Politics & Policy

The Left Has a Religion — the Supreme Court Just Proved It

Pro-choice demonstrator at the Supreme Court, June 27, 2016. (Kevin Lamarque/Retuers)
Its theology is grounded in the sexual revolution.

Democratic activist and former state legislator Wendy Davis told the Fort Worth Star-Telegram that she “burst into tears” yesterday on learning that the Supreme Court had invalidated a Texas law aimed at raising the medical standards of abortion clinics. She wasn’t the only one responding that way to the 5–3 decision in Whole Women’s Health v. Hellerstedt.

“I was overjoyed. I had tears of joy welling up for the women of Texas, and for reproductive freedom in this country” (the Huffington Post). “Tears of joy, shock, and sighs of relief” (CNN). “Just scream-crying the good news to ppl on the beach here in, FL!” (Twitter). “Overjoyed, weeping, in a state of ecstatic shock” (CNN again). As for the scene at the Supreme Court, where the Spice Girls and Michael Jackson blared and the pro-choice congregation shimmied and twirled for joy, Slate may have said it best: “A thumping block party.”

Anyone who doubts the transvaluation of secularist progressivism into a religious faith grounded in theology about the sexual revolution need look no further than the selfies and videos of all those weeping, hugging, rapturous devotees on the steps of the Supreme Court yesterday. This was no political demonstration. It wasn’t an exercise in earnest political theater of the Occupy Wall Street variety. It was instead an outburst of quasi-religious euphoria, a gnostic rave. The transported faithful may not have been on Ecstasy. But they were in ecstasy of a kind familiar from the religious history of mystics, whirling dervishes, and revival tents. They were as intoxicated as maenads in the Bacchae.

For that reason, yesterday’s unbridled celebration should mark a turning point in the wider understanding of what secularist progressivism is now about. Plainly, as the matter of abortion goes to show, its mission has evolved.

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Once upon a time, liberals portrayed the procedure of abortion as a thing regrettable but sometimes necessary. This was the cottony, “safe, legal, and rare” piety of yesteryear. That old rhetorical dressing has been ripped off for good. Today, The Daily Show is taking a tut-tutting in the media for having tweeted to its 4.25 million followers a comment that some find tasteless: “Celebrate the #SCOTUS ruling! Go knock someone up in Texas!” The indignation is faux. Under the logic of secularist progressivism today, the only thing regrettable about abortion is that there isn’t more of it.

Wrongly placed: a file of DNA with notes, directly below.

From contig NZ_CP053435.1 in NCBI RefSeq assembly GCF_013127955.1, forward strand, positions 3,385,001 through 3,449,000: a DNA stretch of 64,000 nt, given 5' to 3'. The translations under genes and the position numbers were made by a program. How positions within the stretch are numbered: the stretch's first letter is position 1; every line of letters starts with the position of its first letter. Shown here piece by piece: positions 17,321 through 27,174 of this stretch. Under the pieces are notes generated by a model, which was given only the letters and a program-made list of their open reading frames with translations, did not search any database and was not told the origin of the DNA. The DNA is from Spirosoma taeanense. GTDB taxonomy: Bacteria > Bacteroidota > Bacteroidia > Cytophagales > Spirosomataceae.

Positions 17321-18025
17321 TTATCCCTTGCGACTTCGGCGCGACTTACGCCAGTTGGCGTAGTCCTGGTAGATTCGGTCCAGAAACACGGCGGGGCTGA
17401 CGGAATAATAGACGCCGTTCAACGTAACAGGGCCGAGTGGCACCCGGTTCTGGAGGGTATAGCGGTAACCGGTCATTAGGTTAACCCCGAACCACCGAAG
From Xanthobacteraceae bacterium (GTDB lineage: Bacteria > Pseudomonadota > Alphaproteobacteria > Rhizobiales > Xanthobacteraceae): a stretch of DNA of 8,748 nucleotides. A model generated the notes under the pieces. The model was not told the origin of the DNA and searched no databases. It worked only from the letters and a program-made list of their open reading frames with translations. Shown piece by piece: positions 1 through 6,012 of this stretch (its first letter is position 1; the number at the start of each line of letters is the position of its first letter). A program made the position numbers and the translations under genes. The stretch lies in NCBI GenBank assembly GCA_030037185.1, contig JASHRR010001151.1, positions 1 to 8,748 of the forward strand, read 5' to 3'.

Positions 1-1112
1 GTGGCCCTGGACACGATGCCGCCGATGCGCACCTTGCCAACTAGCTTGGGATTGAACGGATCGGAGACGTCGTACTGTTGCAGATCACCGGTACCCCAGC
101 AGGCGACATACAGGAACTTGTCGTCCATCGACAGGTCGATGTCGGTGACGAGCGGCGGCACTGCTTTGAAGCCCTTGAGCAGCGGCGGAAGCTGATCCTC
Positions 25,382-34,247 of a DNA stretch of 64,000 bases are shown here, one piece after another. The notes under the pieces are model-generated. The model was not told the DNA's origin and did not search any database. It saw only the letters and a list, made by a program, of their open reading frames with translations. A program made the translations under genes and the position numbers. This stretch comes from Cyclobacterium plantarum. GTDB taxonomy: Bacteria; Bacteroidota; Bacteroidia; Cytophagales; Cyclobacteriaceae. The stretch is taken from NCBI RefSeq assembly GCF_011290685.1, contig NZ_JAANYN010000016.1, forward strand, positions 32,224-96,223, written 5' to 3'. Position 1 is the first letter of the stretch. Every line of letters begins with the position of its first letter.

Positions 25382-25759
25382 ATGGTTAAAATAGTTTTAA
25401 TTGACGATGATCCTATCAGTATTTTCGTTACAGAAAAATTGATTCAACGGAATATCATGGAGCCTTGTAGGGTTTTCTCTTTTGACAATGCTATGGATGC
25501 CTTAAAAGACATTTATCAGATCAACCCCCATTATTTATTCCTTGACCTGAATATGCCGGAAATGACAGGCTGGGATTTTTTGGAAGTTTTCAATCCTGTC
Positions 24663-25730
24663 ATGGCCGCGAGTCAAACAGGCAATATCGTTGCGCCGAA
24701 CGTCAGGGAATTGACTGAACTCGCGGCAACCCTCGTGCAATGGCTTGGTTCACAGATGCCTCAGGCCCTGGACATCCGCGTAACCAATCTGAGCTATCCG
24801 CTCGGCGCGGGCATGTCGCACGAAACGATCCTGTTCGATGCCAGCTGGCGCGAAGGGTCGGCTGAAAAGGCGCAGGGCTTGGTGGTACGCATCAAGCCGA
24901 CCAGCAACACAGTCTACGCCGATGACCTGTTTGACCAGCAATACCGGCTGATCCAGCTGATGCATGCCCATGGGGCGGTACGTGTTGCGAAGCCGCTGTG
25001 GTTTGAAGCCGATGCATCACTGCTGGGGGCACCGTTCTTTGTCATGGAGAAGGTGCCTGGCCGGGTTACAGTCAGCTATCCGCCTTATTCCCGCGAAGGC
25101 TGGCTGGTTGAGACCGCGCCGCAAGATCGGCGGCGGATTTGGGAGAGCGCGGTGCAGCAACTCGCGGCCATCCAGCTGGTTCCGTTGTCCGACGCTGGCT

Yesterday’s unbridled celebration should mark a turning point in the wider understanding of what secularist progressivism is now about.

The implications for constitutionalism of yesterday’s decision will be the stuff of arguments elsewhere — the steamrolling of state law, the perverse transmogrification of lower medical standards into better medical standards, the unending socially destructive penumbras and emanations of Roe v. Wade itself. But for anyone still doubting that the West has given rise to a new faith, a point elaborated here on NRO last week, yesterday’s visuals are an exhibition in full.

To weep for joy over the trashing of future generations may seem inexplicable. Even so, the quasi-theology beneath that seeming act of perversity is transparent enough. It’s the same syllogism that’s been there all along, ever since the technological shock of the birth-control pill first stirred this new faith to life. Consenting sex is the highest good; anything that interferes with the highest good is by definition evil; therefore, whatever it takes to grease the wheels of the revolution is not only good too. It is cause for full-throated, Dionysian celebration.

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We are witnessing something truly new under the same sun that earlier humans once worshiped: a secularist faith that will not acknowledge itself as faith but behaves as only a faith can — replete with hagiography, demonology, scholasticism, sacraments, and an absolutist certainty that those who believe otherwise deserve punishment. It’s this faith that explains one other seemingly inexplicable national fact, which is why the victors in the culture wars aren’t being magnanimous in their victory. To true believers, their opponents are not fellow citizens to be accommodated. They are instead heretics, in need of social exile.

Will the effort to call out this new secularist quasi-faith as faith prompt any of its adherents to second thoughts? It’s a long shot — but given the mercilessness of the times, it’s worth a try. The cold-blooded, untoward jubilation over yesterday’s Supreme Court decision is one more proof that in the matter of abortion, as in all else pertaining to the perceived prerogatives of the sexual revolution these days, the secularist-progressive alliance does not wage politics as usual. It instead orchestrates a bloodless religious war — bloodless, that is, apart from its central sacrament.

Mary Eberstadt — Ms. Eberstadt has written for a variety of magazines and newspapers, including National Review, Policy Review, The Weekly Standard, Commentary, the Wall Street Journal, the Los Angeles Times, First Things, and the American Spectator.


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